Pistons 96, Wolves 86: Ups and Downs
Sam Mitchell brought up an interesting point after tonight’s 96-86 loss to the Pistons.
“For us to win a game, we have to play unbelievable defense. I don’t think we’ve won a game this year with our offense.”
I looked back at the Wolves’ 5-8 start to the season; and sure enough, Mitchell was mostly right. With the exception of the win in Atlanta, where the Wolves scored 117 points and shot 57.5 percent, the Wolves haven’t won games on their scoring.
They’ve scored over 100 points 2 other times among their 5 victories, one in the overtime win at Chicago, and one at Miami (but on 36 percent shooting). In order for the Wolves to win, the Wolves need to play solid defense.
The Wolves did okay defensively tonight on paper, forcing 46 percent shooting from the field, and 21 percent from deep against the Pistons tonight. But that number was much more impressive in the first half, when the Pistons shot 41 percent. A 56 percent second half was triggered by a 30 combined points from Reggie Jackson and Andre Drummond in the 2nd half.
Ultimately, the Wolves weren’t able to bring home a win because they couldn’t put together a big lead when the defense was at its best. Karl-Anthony Towns and Ricky had their moments in the first half, but few else were able to contribute when they had a chance to pull away early. Andrew Wiggins shot the ball better in the second half and got to the line plenty, but missed shots on the perimeter (and at the rim) that he’s become accustomed to making this season.
There was some good basketball, again mostly revolving around the Towns. This play was nice.
This was fun, too (and featured a much-anticipated lineup of Rubio/LaVine/Wiggins/Muhammad/Towns).
But for the most part, tonight’s game was ugly, and didn’t feature good offense at any point. When Rubio was out, the offense often didn’t initiate until 10 seconds of standing and dribbling took place. The team didn’t box out, which Drummond and backup Aaron Baynes took full advantage of. And when shots became available for the Wolves, they often didn’t take advantage.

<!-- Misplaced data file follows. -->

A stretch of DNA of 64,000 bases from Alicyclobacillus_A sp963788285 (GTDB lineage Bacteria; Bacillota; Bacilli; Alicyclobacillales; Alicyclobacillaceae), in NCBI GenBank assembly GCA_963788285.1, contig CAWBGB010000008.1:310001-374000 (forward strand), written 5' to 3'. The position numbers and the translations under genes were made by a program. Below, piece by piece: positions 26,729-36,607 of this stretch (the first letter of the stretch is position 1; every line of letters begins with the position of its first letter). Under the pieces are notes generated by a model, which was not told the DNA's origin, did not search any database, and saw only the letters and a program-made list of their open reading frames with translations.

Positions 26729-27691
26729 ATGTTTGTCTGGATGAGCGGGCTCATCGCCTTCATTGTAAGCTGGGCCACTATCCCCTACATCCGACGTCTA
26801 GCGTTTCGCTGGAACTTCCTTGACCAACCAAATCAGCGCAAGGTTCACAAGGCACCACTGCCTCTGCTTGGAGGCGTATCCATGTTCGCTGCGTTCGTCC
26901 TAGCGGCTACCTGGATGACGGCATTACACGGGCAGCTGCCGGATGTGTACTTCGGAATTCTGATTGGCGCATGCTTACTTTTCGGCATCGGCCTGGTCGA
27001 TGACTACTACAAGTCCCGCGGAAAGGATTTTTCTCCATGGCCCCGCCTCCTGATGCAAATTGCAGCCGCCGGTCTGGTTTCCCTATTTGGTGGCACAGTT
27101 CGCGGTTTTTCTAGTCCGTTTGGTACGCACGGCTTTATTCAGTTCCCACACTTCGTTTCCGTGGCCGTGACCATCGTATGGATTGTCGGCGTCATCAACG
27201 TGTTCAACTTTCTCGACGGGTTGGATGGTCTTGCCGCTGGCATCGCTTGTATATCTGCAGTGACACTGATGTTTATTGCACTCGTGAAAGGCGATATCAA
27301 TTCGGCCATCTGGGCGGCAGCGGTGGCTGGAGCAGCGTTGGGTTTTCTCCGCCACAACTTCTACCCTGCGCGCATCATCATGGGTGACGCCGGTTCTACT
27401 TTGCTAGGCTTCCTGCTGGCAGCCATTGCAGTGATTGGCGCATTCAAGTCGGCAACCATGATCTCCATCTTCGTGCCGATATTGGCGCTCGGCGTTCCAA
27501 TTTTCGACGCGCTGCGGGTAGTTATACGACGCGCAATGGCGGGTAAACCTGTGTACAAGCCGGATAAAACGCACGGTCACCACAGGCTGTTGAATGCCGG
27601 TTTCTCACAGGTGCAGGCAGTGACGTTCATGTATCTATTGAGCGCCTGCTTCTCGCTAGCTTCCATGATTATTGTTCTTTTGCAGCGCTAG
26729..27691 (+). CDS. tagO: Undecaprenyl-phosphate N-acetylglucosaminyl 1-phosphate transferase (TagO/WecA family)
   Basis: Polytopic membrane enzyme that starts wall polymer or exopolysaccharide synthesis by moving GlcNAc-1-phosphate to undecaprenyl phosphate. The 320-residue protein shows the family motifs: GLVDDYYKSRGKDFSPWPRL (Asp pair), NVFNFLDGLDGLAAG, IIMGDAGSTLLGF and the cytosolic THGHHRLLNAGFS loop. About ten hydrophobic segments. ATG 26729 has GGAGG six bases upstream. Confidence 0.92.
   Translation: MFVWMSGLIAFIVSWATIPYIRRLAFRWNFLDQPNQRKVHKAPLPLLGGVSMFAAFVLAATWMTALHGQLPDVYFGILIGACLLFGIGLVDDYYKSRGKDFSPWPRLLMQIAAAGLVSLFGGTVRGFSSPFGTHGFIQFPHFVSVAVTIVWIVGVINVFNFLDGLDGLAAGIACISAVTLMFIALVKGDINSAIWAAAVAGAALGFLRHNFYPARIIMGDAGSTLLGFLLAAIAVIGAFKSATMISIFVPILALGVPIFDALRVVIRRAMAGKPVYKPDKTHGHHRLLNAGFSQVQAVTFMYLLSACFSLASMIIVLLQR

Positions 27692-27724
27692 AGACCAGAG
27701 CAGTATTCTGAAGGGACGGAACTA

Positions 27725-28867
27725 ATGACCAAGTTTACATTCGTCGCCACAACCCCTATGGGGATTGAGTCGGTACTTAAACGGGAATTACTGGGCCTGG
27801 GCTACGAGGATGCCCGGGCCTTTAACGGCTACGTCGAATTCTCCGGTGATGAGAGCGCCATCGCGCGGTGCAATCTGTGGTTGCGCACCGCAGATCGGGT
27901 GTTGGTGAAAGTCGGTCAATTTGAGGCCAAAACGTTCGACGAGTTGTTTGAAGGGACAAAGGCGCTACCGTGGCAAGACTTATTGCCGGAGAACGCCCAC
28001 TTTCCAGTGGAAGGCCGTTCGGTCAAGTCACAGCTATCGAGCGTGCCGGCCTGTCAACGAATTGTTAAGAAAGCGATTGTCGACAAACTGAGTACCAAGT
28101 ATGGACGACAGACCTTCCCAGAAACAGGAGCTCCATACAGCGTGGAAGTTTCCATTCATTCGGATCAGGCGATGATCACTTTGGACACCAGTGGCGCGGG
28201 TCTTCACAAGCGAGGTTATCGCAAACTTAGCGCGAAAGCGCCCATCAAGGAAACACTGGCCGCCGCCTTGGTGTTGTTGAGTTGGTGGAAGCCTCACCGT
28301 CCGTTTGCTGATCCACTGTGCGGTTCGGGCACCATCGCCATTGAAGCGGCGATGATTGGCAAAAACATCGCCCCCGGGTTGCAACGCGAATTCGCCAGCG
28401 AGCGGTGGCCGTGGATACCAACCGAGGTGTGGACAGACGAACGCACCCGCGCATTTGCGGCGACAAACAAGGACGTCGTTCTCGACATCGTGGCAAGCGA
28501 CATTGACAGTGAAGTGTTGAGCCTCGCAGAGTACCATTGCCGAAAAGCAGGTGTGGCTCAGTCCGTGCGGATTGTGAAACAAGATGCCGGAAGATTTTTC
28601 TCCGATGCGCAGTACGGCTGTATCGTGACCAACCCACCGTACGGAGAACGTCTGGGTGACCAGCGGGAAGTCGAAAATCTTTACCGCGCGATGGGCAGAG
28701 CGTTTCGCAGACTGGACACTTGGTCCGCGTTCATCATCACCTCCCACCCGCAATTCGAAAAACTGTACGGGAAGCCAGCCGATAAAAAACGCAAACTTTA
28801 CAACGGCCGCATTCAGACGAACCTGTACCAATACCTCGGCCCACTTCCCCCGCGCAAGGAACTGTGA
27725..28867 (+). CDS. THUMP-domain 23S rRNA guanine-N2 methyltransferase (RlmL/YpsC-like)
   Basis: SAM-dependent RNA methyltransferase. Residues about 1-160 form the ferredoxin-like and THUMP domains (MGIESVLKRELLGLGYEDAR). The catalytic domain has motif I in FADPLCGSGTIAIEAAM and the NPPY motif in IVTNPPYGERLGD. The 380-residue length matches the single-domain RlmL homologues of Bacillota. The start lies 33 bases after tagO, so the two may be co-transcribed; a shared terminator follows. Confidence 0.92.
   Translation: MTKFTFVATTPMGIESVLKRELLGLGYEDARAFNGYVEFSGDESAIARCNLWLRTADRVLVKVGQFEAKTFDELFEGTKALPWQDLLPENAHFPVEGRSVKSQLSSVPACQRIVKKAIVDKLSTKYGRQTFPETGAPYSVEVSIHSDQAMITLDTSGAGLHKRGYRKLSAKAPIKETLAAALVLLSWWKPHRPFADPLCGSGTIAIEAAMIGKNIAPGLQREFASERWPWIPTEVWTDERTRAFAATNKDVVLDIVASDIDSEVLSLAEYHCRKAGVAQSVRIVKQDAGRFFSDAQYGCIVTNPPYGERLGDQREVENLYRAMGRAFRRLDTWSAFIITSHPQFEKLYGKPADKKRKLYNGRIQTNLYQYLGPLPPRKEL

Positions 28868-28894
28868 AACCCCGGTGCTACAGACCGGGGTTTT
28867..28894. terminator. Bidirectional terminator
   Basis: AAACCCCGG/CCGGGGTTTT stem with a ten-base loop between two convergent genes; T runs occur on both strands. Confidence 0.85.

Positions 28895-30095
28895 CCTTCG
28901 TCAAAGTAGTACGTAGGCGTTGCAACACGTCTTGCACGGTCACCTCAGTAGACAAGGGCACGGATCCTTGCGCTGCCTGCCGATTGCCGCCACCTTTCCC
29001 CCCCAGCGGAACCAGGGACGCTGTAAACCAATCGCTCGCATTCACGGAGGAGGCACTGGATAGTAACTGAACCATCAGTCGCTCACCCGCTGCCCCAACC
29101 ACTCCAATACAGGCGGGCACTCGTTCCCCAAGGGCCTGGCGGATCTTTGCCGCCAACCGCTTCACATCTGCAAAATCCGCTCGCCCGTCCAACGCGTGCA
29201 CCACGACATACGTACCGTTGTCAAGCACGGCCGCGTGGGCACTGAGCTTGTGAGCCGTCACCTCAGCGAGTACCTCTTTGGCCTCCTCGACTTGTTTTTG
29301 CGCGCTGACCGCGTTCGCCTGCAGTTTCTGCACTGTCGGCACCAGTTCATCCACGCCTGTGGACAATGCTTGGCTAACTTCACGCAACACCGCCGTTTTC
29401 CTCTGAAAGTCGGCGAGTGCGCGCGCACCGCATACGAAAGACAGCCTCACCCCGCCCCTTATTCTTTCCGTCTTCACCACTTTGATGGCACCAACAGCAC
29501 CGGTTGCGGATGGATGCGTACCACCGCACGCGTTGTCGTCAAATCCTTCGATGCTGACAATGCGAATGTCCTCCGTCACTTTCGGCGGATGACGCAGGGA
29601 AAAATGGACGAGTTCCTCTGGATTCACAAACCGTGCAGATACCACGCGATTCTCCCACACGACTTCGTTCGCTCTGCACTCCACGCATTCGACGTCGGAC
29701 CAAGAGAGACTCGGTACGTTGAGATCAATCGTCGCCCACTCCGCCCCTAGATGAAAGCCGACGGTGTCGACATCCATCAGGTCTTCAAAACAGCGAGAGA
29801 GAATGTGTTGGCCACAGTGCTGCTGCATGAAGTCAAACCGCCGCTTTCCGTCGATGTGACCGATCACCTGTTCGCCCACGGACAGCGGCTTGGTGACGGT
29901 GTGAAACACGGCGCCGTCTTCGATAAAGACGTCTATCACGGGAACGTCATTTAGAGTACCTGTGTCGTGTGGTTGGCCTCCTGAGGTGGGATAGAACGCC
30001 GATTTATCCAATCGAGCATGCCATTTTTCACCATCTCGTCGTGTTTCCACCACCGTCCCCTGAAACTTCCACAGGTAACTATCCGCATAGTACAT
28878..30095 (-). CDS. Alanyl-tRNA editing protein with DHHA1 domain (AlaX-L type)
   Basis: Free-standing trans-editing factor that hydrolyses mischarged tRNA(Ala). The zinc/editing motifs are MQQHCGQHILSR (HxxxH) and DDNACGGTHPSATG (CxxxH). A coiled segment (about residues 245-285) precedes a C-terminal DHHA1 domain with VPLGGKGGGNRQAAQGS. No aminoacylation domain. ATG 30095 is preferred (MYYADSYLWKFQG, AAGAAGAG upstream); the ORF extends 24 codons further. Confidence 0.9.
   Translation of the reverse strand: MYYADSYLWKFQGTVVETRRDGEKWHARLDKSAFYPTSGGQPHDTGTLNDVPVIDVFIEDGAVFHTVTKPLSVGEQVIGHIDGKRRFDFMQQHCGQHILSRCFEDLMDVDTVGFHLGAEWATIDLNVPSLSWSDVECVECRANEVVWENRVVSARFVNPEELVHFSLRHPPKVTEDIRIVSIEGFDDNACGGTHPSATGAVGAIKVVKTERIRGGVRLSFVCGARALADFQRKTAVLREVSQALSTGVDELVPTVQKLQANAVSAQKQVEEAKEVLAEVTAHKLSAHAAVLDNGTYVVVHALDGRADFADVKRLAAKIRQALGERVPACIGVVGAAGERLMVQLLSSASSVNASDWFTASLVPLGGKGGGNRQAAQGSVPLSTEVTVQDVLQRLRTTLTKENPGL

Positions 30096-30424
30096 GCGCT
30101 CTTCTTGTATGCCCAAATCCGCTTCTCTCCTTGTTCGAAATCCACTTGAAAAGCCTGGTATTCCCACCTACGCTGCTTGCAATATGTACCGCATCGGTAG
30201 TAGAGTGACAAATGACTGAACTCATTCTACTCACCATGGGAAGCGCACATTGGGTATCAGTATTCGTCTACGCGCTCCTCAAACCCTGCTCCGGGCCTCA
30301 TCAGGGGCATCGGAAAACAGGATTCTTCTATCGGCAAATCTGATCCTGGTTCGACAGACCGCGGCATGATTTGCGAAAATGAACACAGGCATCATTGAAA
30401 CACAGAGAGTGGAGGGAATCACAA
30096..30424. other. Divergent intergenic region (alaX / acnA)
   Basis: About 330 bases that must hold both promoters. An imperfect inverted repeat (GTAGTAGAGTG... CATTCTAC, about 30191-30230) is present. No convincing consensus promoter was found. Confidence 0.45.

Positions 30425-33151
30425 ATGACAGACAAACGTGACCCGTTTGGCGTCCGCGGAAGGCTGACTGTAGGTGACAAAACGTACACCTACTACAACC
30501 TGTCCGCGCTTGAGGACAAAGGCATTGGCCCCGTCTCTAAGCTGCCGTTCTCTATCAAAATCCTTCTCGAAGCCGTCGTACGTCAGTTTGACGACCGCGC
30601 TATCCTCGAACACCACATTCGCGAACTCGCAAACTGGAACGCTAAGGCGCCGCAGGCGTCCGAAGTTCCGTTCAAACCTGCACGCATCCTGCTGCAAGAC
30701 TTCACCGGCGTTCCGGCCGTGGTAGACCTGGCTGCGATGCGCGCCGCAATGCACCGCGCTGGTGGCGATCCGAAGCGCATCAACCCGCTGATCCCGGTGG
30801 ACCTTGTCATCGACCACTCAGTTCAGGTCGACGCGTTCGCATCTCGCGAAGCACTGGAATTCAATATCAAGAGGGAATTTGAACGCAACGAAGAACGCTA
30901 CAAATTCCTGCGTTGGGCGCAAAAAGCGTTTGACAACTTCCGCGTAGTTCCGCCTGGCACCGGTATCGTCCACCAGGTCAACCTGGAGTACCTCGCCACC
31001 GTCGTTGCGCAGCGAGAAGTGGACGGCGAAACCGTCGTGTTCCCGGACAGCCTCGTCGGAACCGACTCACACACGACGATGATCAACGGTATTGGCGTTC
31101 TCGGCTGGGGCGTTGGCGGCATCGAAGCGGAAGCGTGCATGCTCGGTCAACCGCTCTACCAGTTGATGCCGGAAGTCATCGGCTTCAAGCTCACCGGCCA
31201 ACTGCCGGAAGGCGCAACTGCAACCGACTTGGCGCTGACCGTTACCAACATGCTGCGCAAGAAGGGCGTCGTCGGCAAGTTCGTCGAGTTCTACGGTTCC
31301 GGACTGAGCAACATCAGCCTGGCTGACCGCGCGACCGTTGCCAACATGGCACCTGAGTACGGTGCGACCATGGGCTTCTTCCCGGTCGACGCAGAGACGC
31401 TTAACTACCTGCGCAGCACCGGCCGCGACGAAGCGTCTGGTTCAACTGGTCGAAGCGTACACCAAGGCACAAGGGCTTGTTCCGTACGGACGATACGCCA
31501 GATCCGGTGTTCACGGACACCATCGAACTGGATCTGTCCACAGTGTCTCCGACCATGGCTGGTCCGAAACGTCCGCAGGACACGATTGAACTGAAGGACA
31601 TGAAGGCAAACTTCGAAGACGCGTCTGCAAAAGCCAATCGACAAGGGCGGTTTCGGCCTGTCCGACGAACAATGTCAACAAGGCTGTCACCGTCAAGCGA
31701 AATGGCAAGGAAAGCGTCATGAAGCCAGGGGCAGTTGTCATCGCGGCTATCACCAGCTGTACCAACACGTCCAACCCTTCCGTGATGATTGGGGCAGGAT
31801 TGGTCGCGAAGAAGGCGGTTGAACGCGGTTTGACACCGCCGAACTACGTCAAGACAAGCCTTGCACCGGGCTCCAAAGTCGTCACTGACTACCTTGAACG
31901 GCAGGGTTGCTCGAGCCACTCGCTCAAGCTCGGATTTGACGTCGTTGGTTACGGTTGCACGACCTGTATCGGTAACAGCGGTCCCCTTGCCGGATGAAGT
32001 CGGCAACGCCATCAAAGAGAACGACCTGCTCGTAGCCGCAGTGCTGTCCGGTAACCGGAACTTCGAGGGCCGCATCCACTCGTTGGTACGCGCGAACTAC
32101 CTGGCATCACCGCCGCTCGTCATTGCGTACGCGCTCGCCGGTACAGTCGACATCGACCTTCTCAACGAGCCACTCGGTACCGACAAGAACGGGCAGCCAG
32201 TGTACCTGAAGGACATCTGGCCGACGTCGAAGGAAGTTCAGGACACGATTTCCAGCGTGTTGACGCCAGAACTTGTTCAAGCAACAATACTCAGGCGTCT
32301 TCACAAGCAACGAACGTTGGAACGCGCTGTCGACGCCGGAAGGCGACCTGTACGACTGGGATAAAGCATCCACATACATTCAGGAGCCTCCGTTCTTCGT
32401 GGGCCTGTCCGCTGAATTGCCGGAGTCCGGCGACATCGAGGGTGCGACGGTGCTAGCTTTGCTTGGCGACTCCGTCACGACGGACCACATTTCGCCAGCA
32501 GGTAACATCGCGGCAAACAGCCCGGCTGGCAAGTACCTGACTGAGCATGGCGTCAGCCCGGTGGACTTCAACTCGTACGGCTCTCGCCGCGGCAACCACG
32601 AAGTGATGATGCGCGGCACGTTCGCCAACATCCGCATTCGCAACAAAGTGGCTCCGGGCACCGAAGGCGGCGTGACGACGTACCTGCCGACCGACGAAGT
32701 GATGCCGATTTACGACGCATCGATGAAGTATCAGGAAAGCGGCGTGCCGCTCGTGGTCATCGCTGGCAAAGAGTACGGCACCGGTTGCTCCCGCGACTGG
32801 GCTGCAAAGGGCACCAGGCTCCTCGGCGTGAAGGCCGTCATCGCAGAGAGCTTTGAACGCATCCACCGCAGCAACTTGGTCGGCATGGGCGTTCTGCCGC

The interior defense left the most to be desired. Drummond, of course, had all of his makes inside. That’s to be expected. What made things difficult was how easily Reggie Jackson attacked the basket in the fourth quarter. He’s the one that put the game away for the Pistons, bursting right by the usually on-point Ricky Rubio, finishing at the rim over and over. These finishes are why the finish of the game wasn’t close.
The home vs. away record is interesting, but is more a matter of execution and finishing than the venue hosting the game. But that doesn’t mean it won’t be on anyone’s minds. With two days off, and finally some time to practice, Mitchell was have time to get the Wolves into shape to get his team in better position to shoot a better percentage.
It’s very hard to win with bad offense, and it can get even tougher when a string of losses gets in your head.
What’s important to remember: everything is fine. The Wolves aren’t in a panic, and ups and downs are to be expected with a team this young. The fact that they’ve been able to put forth so many good defensive sequences this year is a breath of fresh air in a lot of ways. It’s to be expected that games this ugly will arise as they figure it out. This was one of those games. They’re never a good time, but they’ll happen.